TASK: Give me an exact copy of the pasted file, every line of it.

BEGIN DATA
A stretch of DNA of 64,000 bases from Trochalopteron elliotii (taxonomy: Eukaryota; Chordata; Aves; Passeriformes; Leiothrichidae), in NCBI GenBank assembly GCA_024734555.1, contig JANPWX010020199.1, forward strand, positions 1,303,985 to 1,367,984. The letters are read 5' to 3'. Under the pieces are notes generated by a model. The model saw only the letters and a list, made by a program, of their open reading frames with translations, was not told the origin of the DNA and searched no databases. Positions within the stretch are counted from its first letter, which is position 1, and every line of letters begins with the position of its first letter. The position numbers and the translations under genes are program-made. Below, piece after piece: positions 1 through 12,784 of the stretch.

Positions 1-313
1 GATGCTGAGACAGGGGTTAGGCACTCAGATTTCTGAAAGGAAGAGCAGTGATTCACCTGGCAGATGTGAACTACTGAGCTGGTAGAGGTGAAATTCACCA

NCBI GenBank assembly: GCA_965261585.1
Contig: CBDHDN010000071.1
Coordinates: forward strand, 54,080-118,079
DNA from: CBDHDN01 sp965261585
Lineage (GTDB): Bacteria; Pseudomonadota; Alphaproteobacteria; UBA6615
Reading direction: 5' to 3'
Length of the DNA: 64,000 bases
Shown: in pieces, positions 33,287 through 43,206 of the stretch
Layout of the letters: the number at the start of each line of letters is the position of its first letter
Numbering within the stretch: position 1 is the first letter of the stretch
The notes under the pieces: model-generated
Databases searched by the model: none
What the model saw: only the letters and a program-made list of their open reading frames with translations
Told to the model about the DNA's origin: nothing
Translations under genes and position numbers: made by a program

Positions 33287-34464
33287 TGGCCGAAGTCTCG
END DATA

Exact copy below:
A stretch of DNA of 64,000 bases from Trochalopteron elliotii (taxonomy: Eukaryota; Chordata; Aves; Passeriformes; Leiothrichidae), in NCBI GenBank assembly GCA_024734555.1, contig JANPWX010020199.1, forward strand, positions 1,303,985 to 1,367,984. The letters are read 5' to 3'. Under the pieces are notes generated by a model. The model saw only the letters and a list, made by a program, of their open reading frames with translations, was not told the origin of the DNA and searched no databases. Positions within the stretch are counted from its first letter, which is position 1, and every line of letters begins with the position of its first letter. The position numbers and the translations under genes are program-made. Below, piece after piece: positions 1 through 12,784 of the stretch.

Positions 1-313
1 GATGCTGAGACAGGGGTTAGGCACTCAGATTTCTGAAAGGAAGAGCAGTGATTCACCTGGCAGATGTGAACTACTGAGCTGGTAGAGGTGAAATTCACCA

NCBI GenBank assembly: GCA_965261585.1
Contig: CBDHDN010000071.1
Coordinates: forward strand, 54,080-118,079
DNA from: CBDHDN01 sp965261585
Lineage (GTDB): Bacteria; Pseudomonadota; Alphaproteobacteria; UBA6615
Reading direction: 5' to 3'
Length of the DNA: 64,000 bases
Shown: in pieces, positions 33,287 through 43,206 of the stretch
Layout of the letters: the number at the start of each line of letters is the position of its first letter
Numbering within the stretch: position 1 is the first letter of the stretch
The notes under the pieces: model-generated
Databases searched by the model: none
What the model saw: only the letters and a program-made list of their open reading frames with translations
Told to the model about the DNA's origin: nothing
Translations under genes and position numbers: made by a program

Positions 33287-34464
33287 TGGCCGAAGTCTCG